Zynga recently announced it would be shutting down its era-defining online game “Farmville” on December 31, 2020. The developer explained it is shuttering it because Facebook will stop supporting Flash Player, the software that powers the game, on New Year’s Eve. Gamers will still be able to make in-app purchases on the title through November 17.
“Farmville” will live on through its various spin-offs and one sequel, which will still be available on multiple platforms.
End of an Era
Although the title’s time in the sun has ended, “Farmville” was once one of the world’s most popular online games.
A studio called MyMainLife released the agricultural simulator on Facebook in June 2009. The game’s relaxed dynamics and simple controls made it appealing to a wide swatch of users. Within two months of its launch, “Farmville” attracted 6 million unique users per day.
Zynga, then best known for its popular online poker game, acquired MyMainLife and its hit game in August 2009.
From there, “Farmville,” powered a social interaction system that encouraged gamers to recruit their friends and family, grew much larger. By March 2010, 83.76 million people played the Facebook-based distraction every month. As its ubiquity increased, the title became a reliable revenue engine, generating $235 million in its first year of release.
Although it is free-to-play, “Farmville” users need in-game coins and cash to purchase specific resources. Players can either earn currency via completing tedious, repetitive tasks or buying it with real-world money. The title’s pioneering freemium business model helped Zynga bring enough sales to account for 19 percent of business partner Facebook’s revenue in 2011.
Nothing Lasts Forever
Like many iconic video games, “Farmville’s” inexorable decline began soon after it reached peak popularity.
In 2012, the title faced new competition from the likes of King’s “Candy Crush Saga” and Supercell’s “Clash of Clans.” The former game found success by combining “Farmville” social dynamics with more engaging mechanics while the latter thrived by enabling players to form groups and engage in virtual warfare. By comparison, the farm simulator’s lack of major updates made it seem stale.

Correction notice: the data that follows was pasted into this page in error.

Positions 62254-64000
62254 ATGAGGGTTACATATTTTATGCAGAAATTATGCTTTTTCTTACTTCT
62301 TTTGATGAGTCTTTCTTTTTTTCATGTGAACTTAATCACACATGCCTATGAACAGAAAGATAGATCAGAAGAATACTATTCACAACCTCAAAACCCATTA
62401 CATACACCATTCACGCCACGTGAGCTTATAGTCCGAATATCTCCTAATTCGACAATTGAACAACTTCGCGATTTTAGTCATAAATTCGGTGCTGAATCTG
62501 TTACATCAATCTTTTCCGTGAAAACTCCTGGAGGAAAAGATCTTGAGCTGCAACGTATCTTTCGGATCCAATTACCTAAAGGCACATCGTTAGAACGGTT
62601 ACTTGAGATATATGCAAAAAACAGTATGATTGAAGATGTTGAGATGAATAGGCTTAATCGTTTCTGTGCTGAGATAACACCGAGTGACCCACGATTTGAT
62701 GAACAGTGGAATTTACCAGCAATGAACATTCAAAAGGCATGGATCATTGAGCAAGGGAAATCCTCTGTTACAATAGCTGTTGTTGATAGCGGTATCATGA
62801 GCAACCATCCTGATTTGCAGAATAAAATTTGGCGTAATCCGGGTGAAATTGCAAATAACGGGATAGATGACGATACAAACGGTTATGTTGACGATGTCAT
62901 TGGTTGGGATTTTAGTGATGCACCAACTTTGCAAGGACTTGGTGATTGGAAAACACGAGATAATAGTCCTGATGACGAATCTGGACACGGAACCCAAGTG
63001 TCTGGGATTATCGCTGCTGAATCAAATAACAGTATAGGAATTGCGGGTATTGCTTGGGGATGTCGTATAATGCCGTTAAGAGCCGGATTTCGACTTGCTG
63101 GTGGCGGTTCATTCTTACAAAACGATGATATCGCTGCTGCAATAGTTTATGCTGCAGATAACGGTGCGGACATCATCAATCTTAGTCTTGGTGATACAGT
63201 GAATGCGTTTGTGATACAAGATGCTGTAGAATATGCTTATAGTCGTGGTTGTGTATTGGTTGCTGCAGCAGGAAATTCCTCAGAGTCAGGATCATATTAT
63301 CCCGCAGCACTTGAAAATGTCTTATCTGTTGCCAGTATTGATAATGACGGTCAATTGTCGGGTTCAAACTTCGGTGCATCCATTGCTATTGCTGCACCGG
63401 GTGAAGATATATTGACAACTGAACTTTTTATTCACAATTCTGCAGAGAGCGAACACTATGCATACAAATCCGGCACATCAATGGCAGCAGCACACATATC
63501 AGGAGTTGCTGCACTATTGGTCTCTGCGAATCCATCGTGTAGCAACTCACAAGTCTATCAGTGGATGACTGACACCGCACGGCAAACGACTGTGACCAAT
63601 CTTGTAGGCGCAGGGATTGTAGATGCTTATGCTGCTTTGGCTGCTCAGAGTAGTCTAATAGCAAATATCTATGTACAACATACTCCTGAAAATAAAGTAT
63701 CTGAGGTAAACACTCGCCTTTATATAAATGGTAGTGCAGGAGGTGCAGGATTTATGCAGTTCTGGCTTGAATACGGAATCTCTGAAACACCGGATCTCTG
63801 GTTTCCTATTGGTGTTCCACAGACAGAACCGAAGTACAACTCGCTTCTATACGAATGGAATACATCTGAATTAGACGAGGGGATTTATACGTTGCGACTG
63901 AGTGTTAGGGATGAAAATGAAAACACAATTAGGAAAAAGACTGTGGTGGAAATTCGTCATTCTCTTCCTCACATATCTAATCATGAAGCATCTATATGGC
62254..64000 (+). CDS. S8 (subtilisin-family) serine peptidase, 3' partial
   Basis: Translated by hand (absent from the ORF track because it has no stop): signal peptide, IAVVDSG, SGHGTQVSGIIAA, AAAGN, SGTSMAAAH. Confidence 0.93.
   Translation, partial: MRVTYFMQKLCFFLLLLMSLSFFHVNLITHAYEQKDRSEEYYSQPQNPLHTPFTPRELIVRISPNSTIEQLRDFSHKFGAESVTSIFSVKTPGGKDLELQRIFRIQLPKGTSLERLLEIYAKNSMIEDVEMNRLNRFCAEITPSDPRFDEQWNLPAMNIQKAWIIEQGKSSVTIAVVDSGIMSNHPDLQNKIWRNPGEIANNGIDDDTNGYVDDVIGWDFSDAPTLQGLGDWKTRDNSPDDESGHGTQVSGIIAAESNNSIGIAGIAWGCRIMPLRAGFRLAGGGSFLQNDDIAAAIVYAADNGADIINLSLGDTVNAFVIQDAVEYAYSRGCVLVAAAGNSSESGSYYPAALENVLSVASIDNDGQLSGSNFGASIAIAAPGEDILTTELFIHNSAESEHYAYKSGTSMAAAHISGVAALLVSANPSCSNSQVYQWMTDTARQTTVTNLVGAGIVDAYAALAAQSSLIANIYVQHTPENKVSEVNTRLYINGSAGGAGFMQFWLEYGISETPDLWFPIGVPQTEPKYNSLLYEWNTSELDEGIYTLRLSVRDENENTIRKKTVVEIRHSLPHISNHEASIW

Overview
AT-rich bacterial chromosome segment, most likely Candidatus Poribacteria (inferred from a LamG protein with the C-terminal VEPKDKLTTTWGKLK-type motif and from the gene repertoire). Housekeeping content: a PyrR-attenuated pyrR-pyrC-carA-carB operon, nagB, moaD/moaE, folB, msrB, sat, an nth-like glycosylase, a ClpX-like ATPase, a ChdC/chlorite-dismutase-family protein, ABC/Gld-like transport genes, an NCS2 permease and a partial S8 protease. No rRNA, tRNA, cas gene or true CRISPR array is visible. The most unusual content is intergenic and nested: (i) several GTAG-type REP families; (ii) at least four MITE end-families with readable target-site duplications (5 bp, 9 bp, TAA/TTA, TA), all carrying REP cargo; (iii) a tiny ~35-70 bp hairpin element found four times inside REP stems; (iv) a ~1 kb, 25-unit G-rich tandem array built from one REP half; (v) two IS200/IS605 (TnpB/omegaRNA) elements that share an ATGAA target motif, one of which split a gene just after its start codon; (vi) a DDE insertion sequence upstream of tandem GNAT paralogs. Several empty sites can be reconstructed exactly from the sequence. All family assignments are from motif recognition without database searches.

Zynga seemed to lose focus on its flagship game right as it faced its biggest challenges.
During the early 2010s, the developer worked to make new properties like “CityVille,” and “Draw Something,” into hits. The company prioritized its $1 billion initial public offering and acquiring other studios like Newtoy (“Words with Friends”). Unfortunately, the firm struggled to produce another “Farmville” sized cash cow, and some players abandoned the studio because they found its advertising tactics overly aggressive.
The developer attempted to keep the public from forgetting “Farmville” by releasing a series expansions and one hit sequel. Nevertheless, the firm’s breakout title eventually lost its mass appeal, and its entire games library now only commands 70 million monthly active users. Moreover, newer games with revamped freemium models like “Fortnite” and “Call of Duty: Mobile” now dominate the online gaming sector.
As Zynga prepares to wind down “Farmville” forever, the title’s legacy seems clear. It ushered in the era of free-to-start gaming and proved the financial viability of making casual online titles. Consequently, “Farmville’s” impact on the games industry and medium will extend long past its 11-year existence.